If you’re a baby boomer, the chance is 50/50 that you’ll be dealing with a parent with dementia, if you haven’t already. Ron Whitaker found himself in that position, and decided he’d better learn more. Much more.
I’d like to take you on a journey. It’s one I took several years ago, and though it wasn’t pleasant, it was educational.
It’s a journey into the mind. Not mine, but my father’s.
At the time it started, I was living in a different state than my parents. They were in California, where I grew up; I was in Utah.
My mother called me one day to say that my father had been hospitalized. And dementia was setting in. We were told it might have been the result of medications but no matter what the cause, the result was a sad permanent change in my father.
At the time, I was clueless about the disease. I had only heard of it, but hadn’t had any personal experience with it. That was about to change.
My father’s health continued to decline, and in 2005 I moved back to California to help with my parents. My mother was getting to a point where she couldn’t care for my father on her own.
That’s when I got a first-hand education on the effects of dementia.
Soon after moving back, my parents and I began a weekly family tradition of traveling to a neighboring town on Saturday mornings where we would first go to Walmart and my mother would do her weekly shopping, then we would head over to a Hometown Buffet for breakfast. (Great breakfasts there, by the way!)
On one particular Saturday morning, I was driving, my father was in the passenger seat, my mother in the back.
had just pulled out of the driveway when my father exclaimed “I thought Ron was coming with us!”
With raised eyebrows I replied, “I’m right here.”
“Oh,” my father replied.
That was my first run-in with Dementia Dad.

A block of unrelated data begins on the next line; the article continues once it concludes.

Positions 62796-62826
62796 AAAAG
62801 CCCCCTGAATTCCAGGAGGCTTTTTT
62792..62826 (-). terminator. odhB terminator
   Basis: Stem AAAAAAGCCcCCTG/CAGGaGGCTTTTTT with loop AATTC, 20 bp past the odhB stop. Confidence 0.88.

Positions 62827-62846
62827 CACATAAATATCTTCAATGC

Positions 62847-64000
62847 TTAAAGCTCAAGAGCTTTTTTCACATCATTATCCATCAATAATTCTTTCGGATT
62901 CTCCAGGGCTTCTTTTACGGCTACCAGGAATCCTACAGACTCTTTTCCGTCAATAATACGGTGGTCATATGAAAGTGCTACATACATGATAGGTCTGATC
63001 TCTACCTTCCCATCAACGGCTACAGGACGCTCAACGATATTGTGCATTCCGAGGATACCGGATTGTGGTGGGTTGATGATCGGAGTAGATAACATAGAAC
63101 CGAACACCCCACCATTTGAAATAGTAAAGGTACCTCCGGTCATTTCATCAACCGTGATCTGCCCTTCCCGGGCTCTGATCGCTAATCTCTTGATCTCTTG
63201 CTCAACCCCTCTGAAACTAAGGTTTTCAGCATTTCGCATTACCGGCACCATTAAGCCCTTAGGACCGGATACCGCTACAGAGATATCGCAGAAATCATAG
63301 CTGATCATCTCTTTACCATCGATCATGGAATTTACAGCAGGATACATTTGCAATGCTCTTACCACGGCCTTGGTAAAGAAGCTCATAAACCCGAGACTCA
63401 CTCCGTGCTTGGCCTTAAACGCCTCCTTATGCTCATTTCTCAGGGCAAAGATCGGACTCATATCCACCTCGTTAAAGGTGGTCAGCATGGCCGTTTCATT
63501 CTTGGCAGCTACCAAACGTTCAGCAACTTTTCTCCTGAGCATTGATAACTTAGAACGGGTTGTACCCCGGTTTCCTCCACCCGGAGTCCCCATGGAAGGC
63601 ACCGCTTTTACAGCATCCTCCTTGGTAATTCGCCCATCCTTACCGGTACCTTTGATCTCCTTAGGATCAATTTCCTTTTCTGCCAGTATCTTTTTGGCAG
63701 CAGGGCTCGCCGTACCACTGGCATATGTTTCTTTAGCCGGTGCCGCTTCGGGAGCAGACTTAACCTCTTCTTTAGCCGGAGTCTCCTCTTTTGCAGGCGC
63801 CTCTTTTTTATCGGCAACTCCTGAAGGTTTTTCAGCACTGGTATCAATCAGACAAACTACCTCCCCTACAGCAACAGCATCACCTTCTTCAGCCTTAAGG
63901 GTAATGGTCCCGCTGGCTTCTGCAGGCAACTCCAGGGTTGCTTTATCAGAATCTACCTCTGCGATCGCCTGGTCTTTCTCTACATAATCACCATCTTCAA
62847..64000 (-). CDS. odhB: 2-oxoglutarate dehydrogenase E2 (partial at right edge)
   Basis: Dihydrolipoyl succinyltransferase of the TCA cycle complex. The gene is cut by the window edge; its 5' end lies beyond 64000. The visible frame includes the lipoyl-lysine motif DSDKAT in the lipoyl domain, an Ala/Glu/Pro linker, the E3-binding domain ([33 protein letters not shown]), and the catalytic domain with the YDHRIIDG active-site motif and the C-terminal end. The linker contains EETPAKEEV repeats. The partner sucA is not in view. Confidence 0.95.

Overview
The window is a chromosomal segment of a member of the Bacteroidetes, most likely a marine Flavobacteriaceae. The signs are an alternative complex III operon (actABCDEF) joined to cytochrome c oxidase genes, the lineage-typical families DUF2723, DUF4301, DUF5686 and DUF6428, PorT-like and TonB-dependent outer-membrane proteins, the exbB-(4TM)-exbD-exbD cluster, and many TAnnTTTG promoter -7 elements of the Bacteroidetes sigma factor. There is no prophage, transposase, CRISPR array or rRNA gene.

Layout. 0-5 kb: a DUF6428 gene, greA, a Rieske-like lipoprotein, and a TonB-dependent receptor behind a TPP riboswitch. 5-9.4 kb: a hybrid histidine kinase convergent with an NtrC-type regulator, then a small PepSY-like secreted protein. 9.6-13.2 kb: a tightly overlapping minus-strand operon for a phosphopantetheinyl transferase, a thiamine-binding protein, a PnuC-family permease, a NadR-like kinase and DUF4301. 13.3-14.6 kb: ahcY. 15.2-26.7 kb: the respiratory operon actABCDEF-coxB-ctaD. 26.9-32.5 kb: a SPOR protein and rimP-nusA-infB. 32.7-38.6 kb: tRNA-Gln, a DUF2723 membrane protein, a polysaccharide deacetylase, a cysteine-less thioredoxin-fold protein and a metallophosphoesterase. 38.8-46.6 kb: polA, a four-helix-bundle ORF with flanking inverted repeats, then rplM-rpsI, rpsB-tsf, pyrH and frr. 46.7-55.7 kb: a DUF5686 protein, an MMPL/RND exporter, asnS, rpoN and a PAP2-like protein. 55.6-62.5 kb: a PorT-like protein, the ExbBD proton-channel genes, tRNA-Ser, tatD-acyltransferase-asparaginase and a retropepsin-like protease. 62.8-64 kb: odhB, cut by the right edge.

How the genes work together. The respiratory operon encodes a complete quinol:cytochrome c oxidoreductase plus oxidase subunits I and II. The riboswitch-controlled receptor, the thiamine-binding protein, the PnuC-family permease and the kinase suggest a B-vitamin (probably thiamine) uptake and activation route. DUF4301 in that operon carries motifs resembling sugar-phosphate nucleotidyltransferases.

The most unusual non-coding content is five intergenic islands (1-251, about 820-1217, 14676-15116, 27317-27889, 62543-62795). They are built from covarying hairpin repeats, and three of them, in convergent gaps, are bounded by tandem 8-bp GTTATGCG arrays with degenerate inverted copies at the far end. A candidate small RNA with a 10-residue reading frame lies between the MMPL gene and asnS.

During that early period after I first moved back, I was working full-time during the week.
I slept in a mobile home that still sits next to my parents’ home. It had once been occupied by my grandparents before their passing.
Late one night I was almost asleep when my cell phone rang. I jumped up knowing it was my parents, since I had assigned them a specific ringtone.
I could hear the panic in my mother’s voice as she told me to get over to the main house quickly.
I hated those moments. Not because I had been awakened, or needed to help, but the heart-pounding, stressful, please-don’t-be-anything-serious quick prayer you repeat during those times.
I got over to my parents’ house, only to find my father holding a loaded pistol in his hand, and waving it around.
Another dementia moment. This one pretty serious!
It was also one of those surreal moments that you only expect to happen in a movie or a television drama series. But this was real.
After a few moments of talking calmly to my father, repeating that it was late and he needed to get to bed, I finally had to (carefully!) wrangle the gun out of his hand. And it wasn’t so easy, at that.
Thankfully, catastrophe was averted… and I hid the gun!
A while after that incident, my mother was speaking to someone about my father and sadly explained that when a loved one suffers from dementia or Alzheimer’s, and they’re just not thinking clearly, you simply can’t enjoy them anymore because they’re simply not themselves.
Sad. But true. It’s like another person in the house. Not the one you grew up with.
After my personal experience with dementia, and thanks to a local workshop I attended last summer, I feel somewhat more educated on the topic. Definitely not an expert, but more informed.
For example, I had been confused about the difference between dementia and Alzheimer’s.
Though I had heard of them both, the difference never really hit home until my father developed it. There’s no better teacher than experience.
Many facts about Alzheimer’s are alarming. One of them is that nearly half of those over 85 years of age in the U.S. have Alzheimer’s.
Being a visual designer, I took some of the information found in the Alzheimer’s Association’s 2012 Alzheimer’s Disease Facts and Figures pamphlet, along with the information found in an article on Alzheimer’s, to create an infographic.
The facts are eye-opening! But if you’re a baby boomer, there’s half a chance you’ll be dealing with a parent who has it. And you’d better understand more than you probably understand today.